Mr Wilson Lim has presided over 700 marriages, but one especially sticks in his mind. It took place in a hospital, between a dying man and his girlfriend.
Mr Lim was given just two days' notice, but he could not say no.
"They both were very brave. I'll remember it for life," the 49-year- old told The Sunday Times.
Mr Lim is not a religious leader or a Justice of the Peace. Instead, the real estate consultant is a Citizens Consultative Committee secretary in the Punggol East constituency and one of nearly 200 grassroots leaders who, since 1992, have been authorised to solemnise marriages.
Marriage numbers released by the Department of Statistics recently show that nearly 7,000 solemnisations last year, or about a third of the 22,540 non-Muslim marriages in the same year, were conducted by grassroots leaders.
This is about as many as the number of marriages conducted at the Registry of Marriages (ROM).
A spokesman for the Ministry of Social and Family Development, which oversees the ROM, said grassroots leaders have to be recommended by, for example, heads of religious orders or the People's Association before they can become licensed solemnisers.
The nominee must also meet strict criteria, he said, including having a track record as a community or religious leader, or other positions of influence or leadership.
Couples said grassroots leaders are a good alternative for solemnising marriages on weekends as the ROM is closed then, as well as on popular dates or if they are planning something "different".
Solemnisers said they have been called to conduct solemnisations on yachts, the beach and even at Jurong Bird Park, where the wedding ring was flown in by a bird.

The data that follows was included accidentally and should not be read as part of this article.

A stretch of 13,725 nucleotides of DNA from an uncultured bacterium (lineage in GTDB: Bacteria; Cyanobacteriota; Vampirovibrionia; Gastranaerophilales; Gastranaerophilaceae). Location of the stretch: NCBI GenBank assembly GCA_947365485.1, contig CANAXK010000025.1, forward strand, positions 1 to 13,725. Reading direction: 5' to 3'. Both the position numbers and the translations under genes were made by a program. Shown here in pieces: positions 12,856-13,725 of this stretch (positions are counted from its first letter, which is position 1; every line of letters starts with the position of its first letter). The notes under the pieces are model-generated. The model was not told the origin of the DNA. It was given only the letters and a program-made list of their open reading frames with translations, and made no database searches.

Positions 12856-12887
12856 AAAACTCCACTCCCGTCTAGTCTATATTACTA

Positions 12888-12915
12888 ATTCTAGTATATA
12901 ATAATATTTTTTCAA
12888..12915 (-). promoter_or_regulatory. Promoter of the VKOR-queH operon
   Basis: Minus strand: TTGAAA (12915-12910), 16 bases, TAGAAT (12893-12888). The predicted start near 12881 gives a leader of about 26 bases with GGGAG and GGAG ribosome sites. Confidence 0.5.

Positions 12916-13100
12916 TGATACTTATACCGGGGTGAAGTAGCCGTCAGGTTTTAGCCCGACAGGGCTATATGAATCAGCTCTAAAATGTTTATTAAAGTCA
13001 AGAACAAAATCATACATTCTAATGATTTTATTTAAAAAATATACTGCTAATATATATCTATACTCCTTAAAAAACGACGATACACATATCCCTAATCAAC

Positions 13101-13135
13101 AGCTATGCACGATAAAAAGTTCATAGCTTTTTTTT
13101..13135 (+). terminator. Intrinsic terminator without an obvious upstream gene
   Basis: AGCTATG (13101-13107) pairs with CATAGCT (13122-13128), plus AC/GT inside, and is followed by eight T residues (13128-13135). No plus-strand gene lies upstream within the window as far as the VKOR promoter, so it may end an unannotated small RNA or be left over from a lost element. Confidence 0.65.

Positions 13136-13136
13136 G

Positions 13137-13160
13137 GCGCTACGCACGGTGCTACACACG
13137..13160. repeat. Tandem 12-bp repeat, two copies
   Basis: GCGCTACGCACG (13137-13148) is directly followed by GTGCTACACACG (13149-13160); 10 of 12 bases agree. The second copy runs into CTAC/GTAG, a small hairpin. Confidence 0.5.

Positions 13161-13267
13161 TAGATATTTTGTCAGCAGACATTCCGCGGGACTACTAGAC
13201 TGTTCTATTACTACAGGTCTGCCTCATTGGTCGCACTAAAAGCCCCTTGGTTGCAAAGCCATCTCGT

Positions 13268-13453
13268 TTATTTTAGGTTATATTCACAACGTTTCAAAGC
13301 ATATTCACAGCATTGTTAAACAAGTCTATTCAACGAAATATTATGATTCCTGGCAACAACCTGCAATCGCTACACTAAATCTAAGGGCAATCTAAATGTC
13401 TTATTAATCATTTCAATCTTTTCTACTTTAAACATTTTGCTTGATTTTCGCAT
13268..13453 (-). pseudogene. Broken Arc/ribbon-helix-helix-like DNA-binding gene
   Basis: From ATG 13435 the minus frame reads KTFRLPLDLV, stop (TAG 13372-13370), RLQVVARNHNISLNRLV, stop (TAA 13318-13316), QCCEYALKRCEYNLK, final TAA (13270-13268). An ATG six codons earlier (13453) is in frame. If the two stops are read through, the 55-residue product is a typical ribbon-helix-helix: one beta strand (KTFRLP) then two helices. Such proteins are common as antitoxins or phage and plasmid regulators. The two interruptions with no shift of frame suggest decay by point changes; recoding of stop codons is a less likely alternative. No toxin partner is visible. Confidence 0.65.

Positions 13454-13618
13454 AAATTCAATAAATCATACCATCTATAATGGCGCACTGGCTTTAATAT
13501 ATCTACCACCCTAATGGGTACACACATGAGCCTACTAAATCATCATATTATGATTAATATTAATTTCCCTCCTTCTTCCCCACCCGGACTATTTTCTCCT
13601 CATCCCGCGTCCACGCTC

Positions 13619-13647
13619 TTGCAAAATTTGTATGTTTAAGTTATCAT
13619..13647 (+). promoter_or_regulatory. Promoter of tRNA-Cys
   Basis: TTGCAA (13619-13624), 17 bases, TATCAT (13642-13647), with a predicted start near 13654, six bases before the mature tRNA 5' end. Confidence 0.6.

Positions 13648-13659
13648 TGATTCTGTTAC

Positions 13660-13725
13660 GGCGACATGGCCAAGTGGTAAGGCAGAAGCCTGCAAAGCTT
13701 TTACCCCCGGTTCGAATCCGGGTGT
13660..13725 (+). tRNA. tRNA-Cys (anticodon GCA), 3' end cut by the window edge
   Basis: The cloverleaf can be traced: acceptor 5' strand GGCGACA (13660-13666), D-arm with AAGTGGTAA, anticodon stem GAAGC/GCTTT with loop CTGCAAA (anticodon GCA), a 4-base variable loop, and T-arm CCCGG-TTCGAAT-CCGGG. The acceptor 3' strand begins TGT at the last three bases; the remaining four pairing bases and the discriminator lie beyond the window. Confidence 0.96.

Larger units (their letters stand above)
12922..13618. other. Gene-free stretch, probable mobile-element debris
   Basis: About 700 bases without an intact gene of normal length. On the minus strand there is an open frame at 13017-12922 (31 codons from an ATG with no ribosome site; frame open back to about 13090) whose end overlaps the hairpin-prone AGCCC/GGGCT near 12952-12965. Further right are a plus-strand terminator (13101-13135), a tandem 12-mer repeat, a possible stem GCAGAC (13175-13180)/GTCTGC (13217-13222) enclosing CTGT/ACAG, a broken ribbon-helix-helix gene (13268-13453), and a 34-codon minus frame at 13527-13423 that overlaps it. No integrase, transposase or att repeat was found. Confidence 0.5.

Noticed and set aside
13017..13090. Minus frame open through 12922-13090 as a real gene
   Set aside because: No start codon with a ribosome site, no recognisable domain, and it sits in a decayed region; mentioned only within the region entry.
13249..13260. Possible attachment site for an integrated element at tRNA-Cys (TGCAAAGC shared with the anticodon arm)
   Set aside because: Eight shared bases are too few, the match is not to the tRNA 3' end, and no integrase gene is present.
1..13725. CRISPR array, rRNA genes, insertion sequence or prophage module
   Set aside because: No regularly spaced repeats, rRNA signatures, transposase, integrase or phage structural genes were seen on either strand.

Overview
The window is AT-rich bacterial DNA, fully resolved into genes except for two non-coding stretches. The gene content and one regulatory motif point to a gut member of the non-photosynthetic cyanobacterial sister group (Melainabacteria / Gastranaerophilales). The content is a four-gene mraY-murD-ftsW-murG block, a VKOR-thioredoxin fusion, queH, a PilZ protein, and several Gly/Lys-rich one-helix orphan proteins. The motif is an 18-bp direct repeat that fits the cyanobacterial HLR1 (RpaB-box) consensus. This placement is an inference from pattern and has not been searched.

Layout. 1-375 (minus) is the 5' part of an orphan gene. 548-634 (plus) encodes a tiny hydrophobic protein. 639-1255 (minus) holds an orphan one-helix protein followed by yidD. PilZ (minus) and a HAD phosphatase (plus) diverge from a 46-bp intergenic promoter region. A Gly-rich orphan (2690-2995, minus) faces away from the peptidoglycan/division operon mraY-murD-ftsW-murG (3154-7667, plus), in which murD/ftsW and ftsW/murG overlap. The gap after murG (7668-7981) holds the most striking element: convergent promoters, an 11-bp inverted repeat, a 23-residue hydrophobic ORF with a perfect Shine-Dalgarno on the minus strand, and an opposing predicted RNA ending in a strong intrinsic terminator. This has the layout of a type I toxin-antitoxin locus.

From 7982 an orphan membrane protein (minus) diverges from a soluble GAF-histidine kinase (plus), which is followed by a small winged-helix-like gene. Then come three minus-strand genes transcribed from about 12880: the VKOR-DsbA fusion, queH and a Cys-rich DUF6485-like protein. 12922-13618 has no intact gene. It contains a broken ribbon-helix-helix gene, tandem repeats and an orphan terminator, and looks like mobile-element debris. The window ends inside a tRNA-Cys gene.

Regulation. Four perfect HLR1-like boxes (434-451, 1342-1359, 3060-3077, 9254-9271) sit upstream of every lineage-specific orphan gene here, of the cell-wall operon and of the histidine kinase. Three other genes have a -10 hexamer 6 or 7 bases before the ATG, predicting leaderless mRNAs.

For solemniser Tan Yan Boon, 46, who runs a vending solutions company, it can mean working his overseas business trips around dates requested by couples as early as one year in advance.
He has been married for 18 years and has three children, aged 17, 14 and 11.
While solemnisers can be officially booked only three months in advance, Mr Tan, who is a community club management committee chairman in Sembawang GRC, takes note of the dates and tries his best not to disappoint couples.
In nine years, he has conducted about 3,000 solemnisations. Almost all his weekends for the past five years have been spent marrying people.
He schedules up to two solemnisations a day, but tries to ensure that both are in the evening or in the afternoon so that he can have lunch or dinner with his family.
"The couples do keep me updated about their lives, inviting me to their baby functions," he said.
The solemnisers whom The Sunday Times spoke to all shared similar stories of friendship and giving love advice.
Ms Joanna Portilla, 45, who has been married for 14 years and has a nine-year-old son, has been a grassroots leader and solemniser for 10 years and has married about 1,000 couples.
"They are strangers first. Then we become friends on Facebook. Sometimes, it becomes a family thing and I marry the siblings too," she said.
She vividly remembers solemnising the marriage of a 76-year-old man and a 78-year-old woman who had been living together for 40 years.
"If you saw them together, you wouldn't have realised they didn't have any papers."
Mr Lim, who has been married for 20 years and has two daughters aged 13 and 15, said he advises couples not to tie the knot simply to get a Housing Board flat. He also tries to bring out their romance.
"I make sure they draft their own vows. When it is from their own heart, it's more meaningful," he said.